Part 6: "The Withering Away of Democracy"

From "On Proletarian Democracy and Proletarian Dictatorship: A Radically Different View of Leading Society"

This series by Bob Avakian is excerpted from a previously unpublished talk titled "Getting Over the Two Great Humps: Further Thoughts on Conquering the World."  The series was published 2003-04.

Related to this point, on a more general level, is the question of the withering away of democracy, which was spoken to in the conclusion of Democracy: Can't We Do Better Than That? The principle that I want to stress here is that the withering away of democracy should not be conceived of as if under socialism for the people there would be less and less democracy until eventually democracy withers away. That would be a caricature of our position. And, in fact, the point is more or less the opposite.

Democracy: Can't We Do Better Than That? draws from Lenin's analysis on this question of the withering away of democracy. Lenin specifically said that, together with the advance toward the elimination of the material basis of class divisions, the exercise of political rule by the masses of people in society, their role as the masters of society, will become so well established and so "natural" that it will no longer require the same kind of institutionalization. In that sense, it will become so much a matter of habit of the masses to resolve contradictions in this way that eventually the formal structures of democracy can wither away. But he didn't present it as if the extension of democracy among the masses were unimportant. In fact, he argued, and very correctly (and this is cited in Democracy: Can't We Do Better Than That?),that socialist society is, as he put it, a million times more democratic for the masses than bourgeois society.

Together with the overcoming of class divisions and their material basis in socialist society, and the overall advance of the world proletarian revolution, there is a way in which the acquiring by the masses of the habit, if you will, of resolving contradictions among themselves and contradictions in society generally through what could be characterized as democratic means among the people will become so established that in fact the formal structures and aspects of this can wither away. This is what Lenin actually meant.

Going back to what was said earlier in opposition to K. Venu,* it is not the case that the essential way in which the advance from socialism to communism will be carried out is through some sort of linear extension of democracy among the people, but rather it is the continuation and carrying forward of the class struggle in socialist society in the context of and as a subordinate part of the world proletarian revolution. Under socialism there is nonetheless the further development of democracy among the people, in a qualitatively different and greater way than is possible in bourgeois society (or any other society ruled by exploiting classes). And, as I spoke to earlier,** the "spreading out" of the functions of administering society and responsibility for the various spheres of society will in fact be a major factor in the achievement of the situation where the state, and with it democracy as a formal structure, can wither away. (In other words, the way the contradiction between leadership and led, and specifically between the vanguard Party and the masses, will be resolved is not just that in socialist society—and as the socialist transition is carried out toward the goal of communism—increasingly larger numbers of masses will join the Party but at the same time functions that are carried out by the Party, and the ways in which the Party will have a disproportionate influence on decision-making, especially in the early stages of socialist society, will also be overcome by developing different means and forms through which such functions will more and more be exercised by the masses themselves and representatives chosen by the masses.)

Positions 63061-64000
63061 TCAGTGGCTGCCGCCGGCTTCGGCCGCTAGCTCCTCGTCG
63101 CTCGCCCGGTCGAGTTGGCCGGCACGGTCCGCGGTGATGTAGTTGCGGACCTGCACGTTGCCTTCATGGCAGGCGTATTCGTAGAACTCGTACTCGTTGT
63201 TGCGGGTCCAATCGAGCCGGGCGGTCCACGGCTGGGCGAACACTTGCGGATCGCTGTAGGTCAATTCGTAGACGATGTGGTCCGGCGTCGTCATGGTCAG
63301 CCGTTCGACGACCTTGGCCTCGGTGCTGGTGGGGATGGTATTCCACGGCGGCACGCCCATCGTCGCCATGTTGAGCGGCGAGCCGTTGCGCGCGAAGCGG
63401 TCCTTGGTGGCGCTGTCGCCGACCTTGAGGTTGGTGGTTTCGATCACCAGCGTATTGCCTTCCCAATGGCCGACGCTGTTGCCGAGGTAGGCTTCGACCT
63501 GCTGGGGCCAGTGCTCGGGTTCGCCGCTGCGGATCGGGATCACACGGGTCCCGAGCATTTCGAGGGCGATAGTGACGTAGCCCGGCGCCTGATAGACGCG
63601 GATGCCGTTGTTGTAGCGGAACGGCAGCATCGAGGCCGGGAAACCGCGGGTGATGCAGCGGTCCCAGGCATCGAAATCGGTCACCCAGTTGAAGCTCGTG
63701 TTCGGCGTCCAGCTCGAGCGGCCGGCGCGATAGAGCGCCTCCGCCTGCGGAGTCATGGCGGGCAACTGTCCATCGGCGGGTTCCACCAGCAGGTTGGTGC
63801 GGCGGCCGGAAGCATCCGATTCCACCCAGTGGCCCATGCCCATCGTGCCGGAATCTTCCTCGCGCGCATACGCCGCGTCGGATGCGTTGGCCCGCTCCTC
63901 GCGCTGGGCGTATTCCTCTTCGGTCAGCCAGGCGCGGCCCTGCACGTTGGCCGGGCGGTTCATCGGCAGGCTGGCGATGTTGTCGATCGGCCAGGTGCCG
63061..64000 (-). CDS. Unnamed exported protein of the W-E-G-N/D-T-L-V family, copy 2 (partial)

So, this is the way we have to conceive of the resolution of this contradiction, and not the caricature where we are going to have less and less democracy and eventually democracy will wither away in that sense, to be replaced by I don't know what—it obviously would have to be some sort of class dictatorship of an exploitative type. Not only is that caricature clearly wrong, but more generally there is a need for the extension and development of the various means, including formal structures, in which the masses of people can take increasing responsibility for the functioning of society and its institutions. And this, while subordinate to the overall continuation and advance of the class struggle, is still an important part of, and is dialectically related to, the overall class struggle and the advance to communism, worldwide, and the withering away of the state—and, in that way, the withering away of democracy. This is how we have to understand and to apply this principle.


* "Democracy: More than Ever We Can and Must Do Better Than That," A World To Win , No. 17, 1992. [Return to article]

** See Part 4 of this series, "Overcoming the Contradiction Between the Leadership and the Led," RW #1217 (October 26, 2003). [Return to article]